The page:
The movie “Silent Water”: A Working Class Hero

The movie “Silent Water”: A Working Class Hero
The movie “Silent Water”: A Working Class Hero

“Silent Water” is defined as “Matt Damon’s new film,” and it does play an excellent role as a man who swallows his own suffering and hardships and reveals nothing outwardly. But this is, first and foremost, Tom McCarthy’s new film, and the first after the win His Oscar for Spotlight from 2016.

McCarthy is a director and screenwriter (and sometimes an actor) whose films are so minor that it is sometimes difficult to feel their presence, so it is doubtful if anyone misses him in the long breaks he takes between films. But from the moment you notice them, the very name on his new film evokes a sense of contentment and indulgence.

The secret of McCarthy’s magic is in his humanistic point of view, which puts at the center of his films people marginalized; And the encounter between them and people who are outside their social circle. The people and the encounters, through delicate and sensational eyes, make his films one that is always pleasant to meet. Starting with “Station People” (2003), his first film to introduce Peter Dinklage to the world (years later, McCarthy was on the Game of Thrones development team, and it was he who brought Dinklage to a series that made him a huge star). It also took Hollywood a while to get used to the very un-American pace of his films, until he received recognition and applause with his Oscar for the Spotlight screenplay, which also won the film award.

His new film, Silent Water, seems broader than his previous films – with locations ranging from the south to the south of France – but it contains all the elements that characterize McCarthy’s films: Humans are vulnerable in the search for the truth, even if the truth is not. Comfortable.

Damon plays the character of Bill, a blue-collar man from Oklahoma: a religious Christian, a gunman, who was fired from his job in oil drilling and works casual jobs in construction and demolition. As part of his off-duty daily routine, once every few months he flew to Marseille to visit his daughter (Abigail Breslin), who came to Marseille as a university student and is currently sitting in jail for murder. Through Masanovo Takainagi’s camera, and through the eyes of the protagonist, Oklahoma and Marseille look exactly the same: working-class cities, of people that society has swept aside and they need to act aggressively to make their voices heard.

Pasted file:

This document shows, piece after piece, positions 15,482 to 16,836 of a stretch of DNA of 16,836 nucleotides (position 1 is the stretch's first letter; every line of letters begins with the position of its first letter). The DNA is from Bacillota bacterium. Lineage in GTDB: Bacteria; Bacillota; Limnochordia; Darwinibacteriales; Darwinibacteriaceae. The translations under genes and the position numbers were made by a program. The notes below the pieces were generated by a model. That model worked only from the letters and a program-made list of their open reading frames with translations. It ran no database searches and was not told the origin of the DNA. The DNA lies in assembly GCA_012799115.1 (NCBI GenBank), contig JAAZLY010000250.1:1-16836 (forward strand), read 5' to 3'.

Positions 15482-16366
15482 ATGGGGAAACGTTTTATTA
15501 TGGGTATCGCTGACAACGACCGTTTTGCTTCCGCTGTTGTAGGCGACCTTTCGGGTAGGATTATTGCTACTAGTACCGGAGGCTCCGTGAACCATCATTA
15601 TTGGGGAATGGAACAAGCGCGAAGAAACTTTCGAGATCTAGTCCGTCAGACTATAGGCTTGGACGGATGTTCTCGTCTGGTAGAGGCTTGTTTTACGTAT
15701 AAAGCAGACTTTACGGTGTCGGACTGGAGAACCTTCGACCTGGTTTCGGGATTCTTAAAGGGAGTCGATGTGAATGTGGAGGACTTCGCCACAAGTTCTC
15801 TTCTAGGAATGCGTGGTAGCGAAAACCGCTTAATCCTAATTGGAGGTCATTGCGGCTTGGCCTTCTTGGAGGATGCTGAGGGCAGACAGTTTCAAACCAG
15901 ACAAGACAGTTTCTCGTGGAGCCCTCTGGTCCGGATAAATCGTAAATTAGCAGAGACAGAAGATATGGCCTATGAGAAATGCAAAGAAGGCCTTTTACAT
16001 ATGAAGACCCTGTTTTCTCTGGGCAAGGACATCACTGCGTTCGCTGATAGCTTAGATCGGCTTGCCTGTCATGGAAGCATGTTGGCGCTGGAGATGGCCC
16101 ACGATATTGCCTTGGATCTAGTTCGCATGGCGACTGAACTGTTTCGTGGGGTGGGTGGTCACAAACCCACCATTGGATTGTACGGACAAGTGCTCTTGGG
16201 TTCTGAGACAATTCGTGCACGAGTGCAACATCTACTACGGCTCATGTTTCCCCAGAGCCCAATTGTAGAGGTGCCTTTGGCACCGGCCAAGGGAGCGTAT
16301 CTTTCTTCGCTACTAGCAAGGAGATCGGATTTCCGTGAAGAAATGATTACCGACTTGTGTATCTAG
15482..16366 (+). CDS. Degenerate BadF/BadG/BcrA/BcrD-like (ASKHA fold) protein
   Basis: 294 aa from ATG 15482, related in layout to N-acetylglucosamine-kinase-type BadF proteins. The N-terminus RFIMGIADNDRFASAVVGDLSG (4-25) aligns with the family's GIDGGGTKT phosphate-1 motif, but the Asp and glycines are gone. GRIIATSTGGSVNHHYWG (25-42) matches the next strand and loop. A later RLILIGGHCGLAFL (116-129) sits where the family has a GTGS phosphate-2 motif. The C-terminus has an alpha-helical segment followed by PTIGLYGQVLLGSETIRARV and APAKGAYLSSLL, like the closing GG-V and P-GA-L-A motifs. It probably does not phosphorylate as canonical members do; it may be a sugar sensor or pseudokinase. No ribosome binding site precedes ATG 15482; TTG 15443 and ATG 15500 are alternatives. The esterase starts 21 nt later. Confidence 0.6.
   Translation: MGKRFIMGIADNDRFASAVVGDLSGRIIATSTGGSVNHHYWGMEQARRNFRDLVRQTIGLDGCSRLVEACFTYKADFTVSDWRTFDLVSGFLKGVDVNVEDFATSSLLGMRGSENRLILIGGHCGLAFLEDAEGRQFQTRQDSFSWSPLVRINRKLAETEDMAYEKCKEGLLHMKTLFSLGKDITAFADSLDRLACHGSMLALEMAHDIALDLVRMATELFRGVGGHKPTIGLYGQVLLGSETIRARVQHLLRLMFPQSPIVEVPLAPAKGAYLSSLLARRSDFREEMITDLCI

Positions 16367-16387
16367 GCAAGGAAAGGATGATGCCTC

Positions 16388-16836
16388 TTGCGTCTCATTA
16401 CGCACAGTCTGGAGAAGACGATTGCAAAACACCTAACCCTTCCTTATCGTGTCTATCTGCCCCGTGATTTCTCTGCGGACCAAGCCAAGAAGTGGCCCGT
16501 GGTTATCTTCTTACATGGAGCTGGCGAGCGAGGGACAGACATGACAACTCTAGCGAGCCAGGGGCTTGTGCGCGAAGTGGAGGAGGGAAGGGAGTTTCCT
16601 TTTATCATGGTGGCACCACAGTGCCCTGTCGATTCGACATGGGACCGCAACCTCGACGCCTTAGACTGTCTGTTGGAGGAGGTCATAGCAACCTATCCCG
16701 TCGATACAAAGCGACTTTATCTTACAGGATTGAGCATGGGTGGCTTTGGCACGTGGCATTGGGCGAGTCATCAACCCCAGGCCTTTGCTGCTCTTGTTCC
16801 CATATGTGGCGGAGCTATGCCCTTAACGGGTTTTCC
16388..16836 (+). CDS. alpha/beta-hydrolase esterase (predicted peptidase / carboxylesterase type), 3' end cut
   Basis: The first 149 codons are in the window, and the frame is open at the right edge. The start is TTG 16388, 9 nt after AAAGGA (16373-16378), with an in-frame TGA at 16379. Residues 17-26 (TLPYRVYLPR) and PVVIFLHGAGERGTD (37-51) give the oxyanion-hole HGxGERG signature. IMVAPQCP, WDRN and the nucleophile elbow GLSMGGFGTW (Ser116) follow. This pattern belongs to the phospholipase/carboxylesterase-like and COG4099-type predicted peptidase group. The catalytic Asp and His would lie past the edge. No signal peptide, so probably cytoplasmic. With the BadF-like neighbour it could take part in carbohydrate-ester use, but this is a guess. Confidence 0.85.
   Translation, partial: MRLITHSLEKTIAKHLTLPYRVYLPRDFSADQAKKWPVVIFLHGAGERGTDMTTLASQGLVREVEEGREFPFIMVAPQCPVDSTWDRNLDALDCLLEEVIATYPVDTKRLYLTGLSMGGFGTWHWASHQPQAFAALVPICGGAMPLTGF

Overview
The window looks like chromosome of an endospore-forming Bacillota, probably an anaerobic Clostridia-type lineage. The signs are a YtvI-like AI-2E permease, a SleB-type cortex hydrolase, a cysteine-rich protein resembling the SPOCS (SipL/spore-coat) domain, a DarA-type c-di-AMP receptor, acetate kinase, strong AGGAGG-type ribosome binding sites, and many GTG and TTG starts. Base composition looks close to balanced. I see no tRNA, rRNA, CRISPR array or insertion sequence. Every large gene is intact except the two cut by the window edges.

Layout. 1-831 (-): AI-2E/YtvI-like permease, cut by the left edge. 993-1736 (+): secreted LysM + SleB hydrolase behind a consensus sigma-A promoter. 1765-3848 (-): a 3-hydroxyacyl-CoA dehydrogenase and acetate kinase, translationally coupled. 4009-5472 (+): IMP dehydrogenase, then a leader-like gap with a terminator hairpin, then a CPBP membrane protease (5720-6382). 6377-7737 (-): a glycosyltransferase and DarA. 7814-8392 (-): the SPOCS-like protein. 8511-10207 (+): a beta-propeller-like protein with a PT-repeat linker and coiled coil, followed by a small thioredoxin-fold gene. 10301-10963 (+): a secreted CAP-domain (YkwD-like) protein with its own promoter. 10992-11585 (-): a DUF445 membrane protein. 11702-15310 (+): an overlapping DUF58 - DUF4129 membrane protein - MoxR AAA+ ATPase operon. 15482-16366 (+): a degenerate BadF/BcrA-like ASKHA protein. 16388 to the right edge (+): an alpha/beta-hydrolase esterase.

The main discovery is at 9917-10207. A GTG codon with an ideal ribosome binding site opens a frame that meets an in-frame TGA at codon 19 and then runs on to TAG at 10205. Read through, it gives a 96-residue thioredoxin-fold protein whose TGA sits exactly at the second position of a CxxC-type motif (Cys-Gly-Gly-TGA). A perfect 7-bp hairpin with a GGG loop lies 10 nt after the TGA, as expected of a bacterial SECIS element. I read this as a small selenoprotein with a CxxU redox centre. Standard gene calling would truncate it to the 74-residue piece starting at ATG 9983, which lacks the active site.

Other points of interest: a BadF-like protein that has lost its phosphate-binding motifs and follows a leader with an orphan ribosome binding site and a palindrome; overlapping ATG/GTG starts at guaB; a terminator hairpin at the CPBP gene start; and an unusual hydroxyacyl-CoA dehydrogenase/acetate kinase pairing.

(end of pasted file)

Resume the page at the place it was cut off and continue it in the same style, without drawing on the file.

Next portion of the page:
When Bill’s new evidence arrives, which may lead to a retrial for his daughter, he decides for the first time to stop being a passive father, and go out to investigate the truth, hoping it will expedite his release from prison, his late attempt to correct the fact he was never there , Are the only rare father-daughter moments in their lives.

Bill plays a character who is on the fringes of American society, the same silenced class that saw in Donald Trump the possibility of revenge on the seven societies that abandoned him. But when he arrived in Marseilles, he – the American – was considered to have privileges there. There he also meets for the first time all those whom the American right is trying to suppress: immigrants, Muslims, women and LGBT people. In one of the scenes in the film, a French woman asks him, in a contemptuous tone, if he voted for Trump. Bill answers no, because he has a criminal record, and people with a criminal record are barred from voting in America. His interlocutor, who a second ago wanted to despise the man in front of her for appearing to be a clear Trump supporter (which he probably is), understands that in America democracy is a privilege reserved for the few and without a right granted to all. Thus, in a short, casual and laconic scene, of no more than two sentences and ten words, McCarthy presents the characters and the world in which they live, and the sense of imprisonment that everyone already feels within which they live. This is the secret of the charm and power of his films, whose moments of enlightenment are expressed in understatement, and whose vulnerable characters easily transcend the stereotypical external image.

It’s hard to escape the feeling – and it’s very sharp and clear when watching – that McCarthy is making a film here inspired by Asgar Farhadi, the Iranian director who has already won two Oscars. The stylistic and thematic resemblance to Farhdi’s ‘agent’ cannot be accidental, and the truth is that it is easy to see how McCarthy and Farhadi are cinematic cousins: they both have a similar human, aesthetic and dramaturgical point of view. As in Farhdi’s films, “Silent Water” begins as a realistic, low-paced family drama, and here too the protagonist finds himself rolling into a detective mystery that he feels obligated to dive into, though not sure he wants to be exposed to the truth that will be revealed at the end. .

 
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